157. From what has been written of photographic manipulation thus far, it would seem to be all clear sailing. But it is not. Troubles innumerable occur continually - daily - which baffle all our experience, and which would send us far out at sea oftentimes, were there not sundry - not always certain - indications to prevent too much drifting, to hail us and to guide us on the journey. It should be the rule with every careful manipulator to act as soon as the least danger-signal makes its appearance. Make no delay in tracing whatever trouble or defect comes to its wry source, and annihilate it, if you can, immediately. Stop the leak, disperse the fog, turn from the storm impending as soon as the " indications " warn you. Thus much trouble and loss will be avoided. Carelessness, uncleanliness, lack of attention to what you know, and lack of desire to do well, are the great causes of annoyance.
158. The troublous effects, or defects, will now be treated fully. One of the most common, and therefore the oftenest met, is known as veil or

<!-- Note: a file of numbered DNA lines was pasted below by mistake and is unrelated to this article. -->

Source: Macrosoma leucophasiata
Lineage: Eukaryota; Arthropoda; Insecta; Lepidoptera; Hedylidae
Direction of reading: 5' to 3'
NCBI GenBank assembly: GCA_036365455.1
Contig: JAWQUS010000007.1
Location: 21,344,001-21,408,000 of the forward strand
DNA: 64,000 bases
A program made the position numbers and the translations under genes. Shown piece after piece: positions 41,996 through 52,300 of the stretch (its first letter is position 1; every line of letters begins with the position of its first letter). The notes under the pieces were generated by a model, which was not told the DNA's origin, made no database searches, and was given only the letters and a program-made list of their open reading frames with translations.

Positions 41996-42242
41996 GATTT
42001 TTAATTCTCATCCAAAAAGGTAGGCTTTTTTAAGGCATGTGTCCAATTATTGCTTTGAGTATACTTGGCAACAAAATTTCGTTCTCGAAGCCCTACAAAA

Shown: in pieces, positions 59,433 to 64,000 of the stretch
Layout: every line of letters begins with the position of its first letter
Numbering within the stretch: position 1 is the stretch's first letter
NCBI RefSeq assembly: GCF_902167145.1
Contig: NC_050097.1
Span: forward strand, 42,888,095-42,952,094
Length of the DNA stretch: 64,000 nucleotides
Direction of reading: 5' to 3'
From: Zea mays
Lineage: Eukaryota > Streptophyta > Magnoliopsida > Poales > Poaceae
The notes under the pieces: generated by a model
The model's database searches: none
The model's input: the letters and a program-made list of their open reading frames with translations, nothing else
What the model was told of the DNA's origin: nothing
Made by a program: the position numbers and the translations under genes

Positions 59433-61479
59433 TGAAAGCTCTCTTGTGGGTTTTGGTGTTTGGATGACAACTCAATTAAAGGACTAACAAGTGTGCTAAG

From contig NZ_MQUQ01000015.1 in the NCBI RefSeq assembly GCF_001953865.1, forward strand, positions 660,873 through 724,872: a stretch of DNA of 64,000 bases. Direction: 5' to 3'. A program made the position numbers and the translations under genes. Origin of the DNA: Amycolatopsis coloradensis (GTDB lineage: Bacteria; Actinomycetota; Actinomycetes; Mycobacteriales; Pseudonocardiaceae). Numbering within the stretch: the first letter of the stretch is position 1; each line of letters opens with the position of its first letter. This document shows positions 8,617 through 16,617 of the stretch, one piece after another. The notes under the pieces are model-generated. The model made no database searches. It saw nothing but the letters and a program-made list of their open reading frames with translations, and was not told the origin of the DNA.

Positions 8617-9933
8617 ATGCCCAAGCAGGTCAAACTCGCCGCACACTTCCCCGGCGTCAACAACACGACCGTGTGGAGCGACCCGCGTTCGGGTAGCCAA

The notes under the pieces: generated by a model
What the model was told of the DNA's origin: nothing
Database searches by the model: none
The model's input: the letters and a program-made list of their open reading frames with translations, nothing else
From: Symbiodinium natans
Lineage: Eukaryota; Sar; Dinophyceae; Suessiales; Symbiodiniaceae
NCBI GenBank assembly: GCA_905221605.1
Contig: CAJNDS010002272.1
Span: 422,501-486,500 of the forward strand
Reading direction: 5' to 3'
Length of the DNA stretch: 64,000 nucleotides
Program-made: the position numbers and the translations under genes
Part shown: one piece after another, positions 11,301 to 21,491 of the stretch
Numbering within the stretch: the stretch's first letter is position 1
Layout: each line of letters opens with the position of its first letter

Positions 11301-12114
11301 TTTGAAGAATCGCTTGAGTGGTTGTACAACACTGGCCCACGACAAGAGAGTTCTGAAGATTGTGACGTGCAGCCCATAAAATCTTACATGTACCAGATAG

167. I have travelled a great deal, and have found the trouble solely this: that the photographers who do not have success in working have no rule or system to work by; and if so, they neglect it and are careless. Now, my rule is as follows: Use your chemicals as you do yourself. In cold weather strengthen them, and keep them in a temperate state. Test everything; never guess, as it is commonly called. Be sure you are right, then go ahead, and success is certain. - Carl Von MoelkE.
Then, when once you are in a decently clean shape, for the love of humanity, the respect you ought to have for the profession you have chosen (from whatever motives), do not let a lot of old trash or dirt accumulate. If we ever expect to be anything but poor photographers (in every sense of the word), if we ever expect to bring our profession up "to the mark of its high calling," if we ever expect the " dear public " to respect us, and ever speak of us in any other way than as " only a photographer," we must come to that point where we can at least respect ourselves. - H. R. Farr.